You’re saying that The Lion King and Rhythms of Pride Land was an artistic and emotional experience?

That’s my motto: making music to share emotions. And on The Lion King and Rhythms of Pride Land, it was not difficult because it is such a magnificent show, both from the point of view of writing and staging. The emotions came naturally. I just had to deal with tension and relaxation. The Disneyland Paris teams are so talented; it’s a joy to work with them. They guided me very easily in the right direction. I’m only more impatient to discover the reactions of the public!


Rhythm of the Pridelands takes place during the Lion King and Jungle Festival at Disneyland Paris from June 30th – September 22nd 2019.

Thunder Mesa rumbles back to life (sort of)

The newspaper handed out to the first to ride Big Thunder Mountain

It’s 8:20am on Saturday 17th 2016 and like many people, I am waiting at the entrance to Frontierland. Excitement is building, it’s a big day; after 13 months of absence, Big Thunder Mountain is back!

The reality, however, is that Big Thunder Mountain has been back for a few days through soft openings. In fact, I rode it on the Friday although some of the new effects were not working. But today was different, it was actually opening and all the effects had to work or else it would be categorised as a failure.

Big Thunder Mountain from the Molly Brown
Big Thunder Mountain from the Molly Brown

The Opening Ceremony

At 8:35 we were lead slowly through to Thunder Mesa where we waited until 8:45 for the opening ceremony.

The ceremony was a very basic occasion but to fans, such as myself, was an invaluable moment filled with poignancy and delight. Daniel Delcourt, Chief Operating Officer of Disneyland Paris, who delivered a short speech about how important the attraction is to Disneyland Paris and how wonderful it was to have an integral part of Thunder Mesa returned. He also paid tribute to all the cast members who work on the attraction and the imagineers who have worked on the attraction over the past 13 months. Finally, Mickey and Minnie came out to cut the rope and that was that.

Then we waited for 9am and the opening spiel and to be allowed onto the ride.

9am, The return of Big Thunder

The spiel ended, the rope removed. Some guests opted to run. But I went for a nice walk past all the clapping cast members who were waving souvenir newspapers in the air. And then I joined the queue.

Big Thunder Mountain queue line

I say joined the queue, I walked all the way through it and straight onto the ride. The queue line sparkles and shines as if new, however the interactive elements have not made the jump from our American cousins meaning the queue remains one of the least inspiring in Disneyland Paris as you simply zig zag through to the trains.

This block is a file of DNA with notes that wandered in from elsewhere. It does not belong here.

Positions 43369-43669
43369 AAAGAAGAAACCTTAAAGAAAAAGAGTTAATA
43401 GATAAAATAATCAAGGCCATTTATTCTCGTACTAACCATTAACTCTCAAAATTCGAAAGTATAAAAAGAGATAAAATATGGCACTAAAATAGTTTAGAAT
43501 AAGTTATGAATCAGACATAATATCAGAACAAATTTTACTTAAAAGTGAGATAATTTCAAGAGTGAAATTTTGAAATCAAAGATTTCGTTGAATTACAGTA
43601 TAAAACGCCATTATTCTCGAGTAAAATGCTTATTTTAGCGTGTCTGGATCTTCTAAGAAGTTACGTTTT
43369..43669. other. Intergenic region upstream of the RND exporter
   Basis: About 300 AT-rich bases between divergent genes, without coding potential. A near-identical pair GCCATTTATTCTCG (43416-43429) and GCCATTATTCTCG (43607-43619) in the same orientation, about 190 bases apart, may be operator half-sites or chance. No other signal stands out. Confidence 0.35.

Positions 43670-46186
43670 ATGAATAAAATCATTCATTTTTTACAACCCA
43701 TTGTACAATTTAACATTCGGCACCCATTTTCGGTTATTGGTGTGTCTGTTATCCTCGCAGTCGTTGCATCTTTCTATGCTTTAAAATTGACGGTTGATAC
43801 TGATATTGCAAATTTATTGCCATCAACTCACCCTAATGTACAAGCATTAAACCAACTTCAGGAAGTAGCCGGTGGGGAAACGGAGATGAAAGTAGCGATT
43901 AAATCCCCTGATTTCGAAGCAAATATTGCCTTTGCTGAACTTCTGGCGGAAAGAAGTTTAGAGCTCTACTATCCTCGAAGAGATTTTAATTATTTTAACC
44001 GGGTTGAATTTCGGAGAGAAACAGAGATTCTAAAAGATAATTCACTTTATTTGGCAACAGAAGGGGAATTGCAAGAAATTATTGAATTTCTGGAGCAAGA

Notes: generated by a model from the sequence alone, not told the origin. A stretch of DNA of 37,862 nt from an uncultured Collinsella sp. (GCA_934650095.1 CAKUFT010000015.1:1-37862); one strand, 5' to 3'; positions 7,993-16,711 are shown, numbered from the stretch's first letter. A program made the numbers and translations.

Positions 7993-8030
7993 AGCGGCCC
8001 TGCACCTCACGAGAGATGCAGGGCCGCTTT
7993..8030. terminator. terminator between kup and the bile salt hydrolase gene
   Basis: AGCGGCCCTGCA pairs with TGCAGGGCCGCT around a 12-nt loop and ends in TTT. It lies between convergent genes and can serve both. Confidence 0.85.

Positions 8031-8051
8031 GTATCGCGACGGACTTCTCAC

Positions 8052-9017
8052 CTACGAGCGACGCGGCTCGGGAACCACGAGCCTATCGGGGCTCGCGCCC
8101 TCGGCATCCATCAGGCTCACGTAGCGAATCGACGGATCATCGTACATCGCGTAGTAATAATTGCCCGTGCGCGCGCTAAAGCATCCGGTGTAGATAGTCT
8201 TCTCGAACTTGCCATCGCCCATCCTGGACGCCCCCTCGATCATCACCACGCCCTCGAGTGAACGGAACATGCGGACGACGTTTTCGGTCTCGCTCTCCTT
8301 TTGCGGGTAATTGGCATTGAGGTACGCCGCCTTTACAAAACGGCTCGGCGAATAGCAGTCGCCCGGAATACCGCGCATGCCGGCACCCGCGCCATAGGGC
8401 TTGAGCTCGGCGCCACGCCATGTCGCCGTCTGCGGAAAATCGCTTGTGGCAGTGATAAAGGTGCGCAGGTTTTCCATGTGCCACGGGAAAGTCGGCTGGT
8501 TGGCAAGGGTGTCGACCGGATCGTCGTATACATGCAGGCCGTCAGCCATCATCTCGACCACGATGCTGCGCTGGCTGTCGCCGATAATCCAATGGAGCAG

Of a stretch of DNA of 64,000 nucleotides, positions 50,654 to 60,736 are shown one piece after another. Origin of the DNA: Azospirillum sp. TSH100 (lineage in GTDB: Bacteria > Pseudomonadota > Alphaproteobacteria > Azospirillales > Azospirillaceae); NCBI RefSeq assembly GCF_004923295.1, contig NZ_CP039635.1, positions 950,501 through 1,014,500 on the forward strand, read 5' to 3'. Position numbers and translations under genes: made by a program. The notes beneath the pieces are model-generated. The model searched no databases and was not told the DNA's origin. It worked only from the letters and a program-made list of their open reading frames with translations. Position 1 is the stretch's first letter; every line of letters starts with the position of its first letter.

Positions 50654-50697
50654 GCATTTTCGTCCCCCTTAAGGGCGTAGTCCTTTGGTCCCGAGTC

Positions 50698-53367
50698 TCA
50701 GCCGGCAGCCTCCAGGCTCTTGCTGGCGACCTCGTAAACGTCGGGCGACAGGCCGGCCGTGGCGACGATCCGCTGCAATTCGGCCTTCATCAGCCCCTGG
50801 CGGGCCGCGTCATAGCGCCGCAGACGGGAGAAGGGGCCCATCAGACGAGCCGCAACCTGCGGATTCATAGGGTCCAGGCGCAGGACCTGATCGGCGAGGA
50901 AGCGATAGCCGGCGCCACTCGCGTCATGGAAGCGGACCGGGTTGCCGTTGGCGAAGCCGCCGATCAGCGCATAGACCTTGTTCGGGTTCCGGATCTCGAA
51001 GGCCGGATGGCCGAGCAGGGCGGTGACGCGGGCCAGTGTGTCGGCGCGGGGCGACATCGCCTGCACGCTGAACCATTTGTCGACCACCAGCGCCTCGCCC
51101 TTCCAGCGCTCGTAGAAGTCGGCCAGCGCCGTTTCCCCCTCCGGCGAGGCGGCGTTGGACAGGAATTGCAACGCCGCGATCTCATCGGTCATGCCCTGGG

The Ride

The ride itself is looking beautiful, the newly refreshed colours make the ride seem as new and all the effects are working as they should.

My big surprise on the first ride on this special day was to come off the first lift hill and to turn the corner and see the geysers working! But the gifts kept giving, the splashdown effect was simply wonderful and then turning the corner to see smoke coming from the buildings on the lift hill.

The new explosive finale is a delight. As you enter the final lift hill there are warning signs plastered across the entrance, then as you continue up the hill the projection mapped fuses lead up to the top of the hill before a giant explosion and smoke filling the hill. The new scene is short, but thrilling and worth the 13 month wait.

The final delightful surprise were the bats on the final lift hill which have been newly repainted and look more 3D than previously and is a fitting end to a wonderful ride experience.

As I disembarked the ride, I was handed a souvenir newspaper. A unique souvenir which is to be framed and placed on my wall as one of my most prized Disneyland Paris possessions.

The newspaper handed out to the first to ride Big Thunder Mountain
The newspaper handed out to the first to ride Big Thunder Mountain

Thunder Mesa Riverboat Landing

I then rushed immediately to Thunder Mesa Riverboat Landing and was joined by a few Disneyland Paris fan sites to enjoy the newly refurbished rivers of the far west. The effects across the trip were amazing to see. A highlight was Smugglers Cove which has plenty of echo and sound effects which took me by total surprise.

Smugglers cove from the Molly Brown at Disneyland Paris
Smugglers cove from the Molly Brown

As the final section of the crossing arrived, the geysers were in full force showing their might and beauty. I remember, as a child, running away from the geysers as I thought they would get me wet (and as a child, this was an odd fear of mine). Seeing them alive again brought life to this area of Frontierland and are absolutely mesmerising.

 

And then it broke…

And then Big Thunder Mountain broke. The ride was down the whole day Sunday 18th December and then the majority of the following days. But now it is back in its full majestic might and delighting fans once again.

Welcome back Big Thunder!

In conclusion, Big Thunder Mountain is back with a vengeance and looks and rides fantastic.

Project Sparkle is the best refurbishment schedule we have ever seen in Disneyland Paris and will make the park look at its 1992 levels and will ensure that 2017 is the year to visit Disneyland Paris!